Doerr Institute to offer stipends for unpaid student leaders
The Doerr Institute for New Leaders is now granting stipends of up to $5,000 every semester to financially support undergraduate and graduate students in leadership positions. Sarah Sullivan, department coordinator at the Doerr Institute, said the first round of applications are due on Sept. 15, and they hope to announce recipients of stipends this semester by the end of September.
According to McKinzie Chambers, Sid Richardson College president, the idea for the stipend originated from then-college presidents Akin Bruce (Lovett ’19) and Eliza Martin (Baker College ’19), who contacted the Doerr Institute to begin the project. Bruce connected Chambers and Baker College President James Warner with Sullivan to work together to create a short and simple application.
“A couple of students ... very thoughtfully brought this problem to us,” Sullivan said. “There are a lot of students on campus who are very interested in having these leadership positions, but because of their financial situation, they really need to have a job where they can earn money, and so taking an unpaid leadership position just isn’t as accessible to them.”
While the idea for the stipend came from college presidents, Sullivan said the stipend is available to any student that holds a position at a residential college, the Student Association, the Graduate Student Association or any club or activity on campus that is officially registered through the university. The application requests information on the student, their financial situation and the complexity of their leadership role, and requires a completed leadership development plan.
“We want to assess how much thought and effort students put into their development as leaders at Rice, what they’ve been engaged in and then what they would like to do,” Sullivan said. “They think through some specific questions about what kind of leader they want to be, what steps they need to take to get there, what challenges or obstacles might be in their way and what support they need.”
Besides working with Chambers and Warner to gain a student perspective on the stipend, Sullivan said the Doerr Institute also collaborated with the Office of Financial Aid to make sure the stipend would not interfere with any students’ financial aid packages and to verify the financial aid information students provide on their application. Students whose family income is less than $60,000 are prioritized, but the stipend is available to anyone from any income bracket.
“We certainly hope that it’s going to remove some of the emotional and psychological burden of always having to worry about whether taking a leadership position is going to keep you from earning money you need to pay for books, supplies or the other expenses you have as a student that aren’t covered either by scholarships or your family or whatever other means you have,” Sullivan said.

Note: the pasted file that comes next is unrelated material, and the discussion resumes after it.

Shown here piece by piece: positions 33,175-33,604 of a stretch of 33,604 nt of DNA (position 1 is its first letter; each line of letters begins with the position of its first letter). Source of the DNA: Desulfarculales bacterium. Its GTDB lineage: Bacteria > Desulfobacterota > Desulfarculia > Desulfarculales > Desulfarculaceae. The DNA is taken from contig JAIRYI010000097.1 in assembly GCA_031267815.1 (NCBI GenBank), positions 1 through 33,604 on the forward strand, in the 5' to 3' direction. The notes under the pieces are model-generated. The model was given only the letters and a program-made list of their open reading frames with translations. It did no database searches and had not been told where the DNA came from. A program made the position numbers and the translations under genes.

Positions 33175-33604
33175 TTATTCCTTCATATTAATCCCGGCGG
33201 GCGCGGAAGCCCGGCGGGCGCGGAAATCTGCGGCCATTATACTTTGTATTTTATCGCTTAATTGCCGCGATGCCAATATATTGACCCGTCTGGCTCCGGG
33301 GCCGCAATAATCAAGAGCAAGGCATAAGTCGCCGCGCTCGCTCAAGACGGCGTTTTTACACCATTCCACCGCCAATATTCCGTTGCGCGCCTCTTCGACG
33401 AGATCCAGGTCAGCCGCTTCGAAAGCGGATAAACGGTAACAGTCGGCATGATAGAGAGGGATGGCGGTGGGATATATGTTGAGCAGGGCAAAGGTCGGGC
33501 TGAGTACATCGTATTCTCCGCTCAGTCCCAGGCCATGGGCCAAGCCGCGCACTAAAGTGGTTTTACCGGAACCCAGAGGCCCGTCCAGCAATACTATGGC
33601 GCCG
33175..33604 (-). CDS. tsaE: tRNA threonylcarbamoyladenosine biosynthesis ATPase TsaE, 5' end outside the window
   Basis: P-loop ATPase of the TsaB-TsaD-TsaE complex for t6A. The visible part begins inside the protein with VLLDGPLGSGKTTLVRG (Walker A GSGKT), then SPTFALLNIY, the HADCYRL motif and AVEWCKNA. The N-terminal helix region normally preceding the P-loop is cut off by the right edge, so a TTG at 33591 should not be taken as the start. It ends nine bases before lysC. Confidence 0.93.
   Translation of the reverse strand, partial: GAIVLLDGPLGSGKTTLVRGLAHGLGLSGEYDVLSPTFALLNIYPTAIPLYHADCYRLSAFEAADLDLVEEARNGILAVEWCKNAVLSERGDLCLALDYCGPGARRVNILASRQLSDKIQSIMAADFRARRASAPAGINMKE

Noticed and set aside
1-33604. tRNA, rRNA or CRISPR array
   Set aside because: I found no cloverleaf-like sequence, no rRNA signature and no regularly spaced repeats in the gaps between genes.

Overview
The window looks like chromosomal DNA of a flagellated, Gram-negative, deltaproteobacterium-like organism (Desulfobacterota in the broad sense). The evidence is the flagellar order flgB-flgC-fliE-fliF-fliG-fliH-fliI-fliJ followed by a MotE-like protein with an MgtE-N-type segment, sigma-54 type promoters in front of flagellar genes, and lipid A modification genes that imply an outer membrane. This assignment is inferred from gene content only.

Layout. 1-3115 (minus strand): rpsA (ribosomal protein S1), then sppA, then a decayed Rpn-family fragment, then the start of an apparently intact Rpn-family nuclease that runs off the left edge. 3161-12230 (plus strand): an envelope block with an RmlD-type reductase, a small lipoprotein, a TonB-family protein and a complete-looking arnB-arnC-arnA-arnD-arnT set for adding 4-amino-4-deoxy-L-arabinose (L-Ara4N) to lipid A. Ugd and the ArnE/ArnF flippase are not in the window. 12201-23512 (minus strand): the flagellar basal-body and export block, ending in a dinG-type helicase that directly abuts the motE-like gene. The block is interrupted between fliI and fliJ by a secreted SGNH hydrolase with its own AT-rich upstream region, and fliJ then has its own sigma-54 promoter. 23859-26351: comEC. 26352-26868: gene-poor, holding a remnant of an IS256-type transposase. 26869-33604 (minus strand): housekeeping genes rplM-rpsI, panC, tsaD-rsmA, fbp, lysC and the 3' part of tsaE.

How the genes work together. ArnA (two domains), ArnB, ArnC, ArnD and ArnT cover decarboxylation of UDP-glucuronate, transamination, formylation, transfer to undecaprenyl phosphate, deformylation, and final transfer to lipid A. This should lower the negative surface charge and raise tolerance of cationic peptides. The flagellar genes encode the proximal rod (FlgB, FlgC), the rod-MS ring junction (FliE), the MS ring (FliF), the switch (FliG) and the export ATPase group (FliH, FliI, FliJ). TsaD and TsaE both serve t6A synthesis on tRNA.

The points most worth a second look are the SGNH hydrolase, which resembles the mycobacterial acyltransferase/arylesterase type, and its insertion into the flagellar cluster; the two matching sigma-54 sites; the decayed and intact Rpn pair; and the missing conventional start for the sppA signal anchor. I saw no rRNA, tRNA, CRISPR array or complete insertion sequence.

According to Sullivan, a subset of the Doerr Institute team will blind review the applications, which will take a few weeks depending on how many applications they receive. Since this is the first year for the program, the Doerr Institute has no set quota for the number of stipends they plan to give out, and it will depend on budget constraints. The money for the stipends will come internally from the Doerr Institute.
“We’re in the trial phase right now,” Chambers said. “I want the program to expand as much as possible and capture as many people as possible, so we’re all working together from different angles. I think when we see the results of this, hopefully we’ll see more people running.”
In upcoming years, the Doerr Institute will offer two application deadlines: one in November and one in February. Sullivan said this is intended to cover positions that hold elections or appoint leaders at different times, but since they missed out on last spring, they added a September deadline this year to make sure they captured this semester’s worth of students.
“I think it will help a tremendous amount, especially with the February rollout date, because that one is intended to capture students intending to run [for student government positions],” Chambers said. “I think what we’re going to find is that we’re going to have the most qualified, capable group of leaders. We already have a great group, but we’re going to be able to expand for people who really, really care and are going to be able to get that financial accessibility barrier knocked out.”
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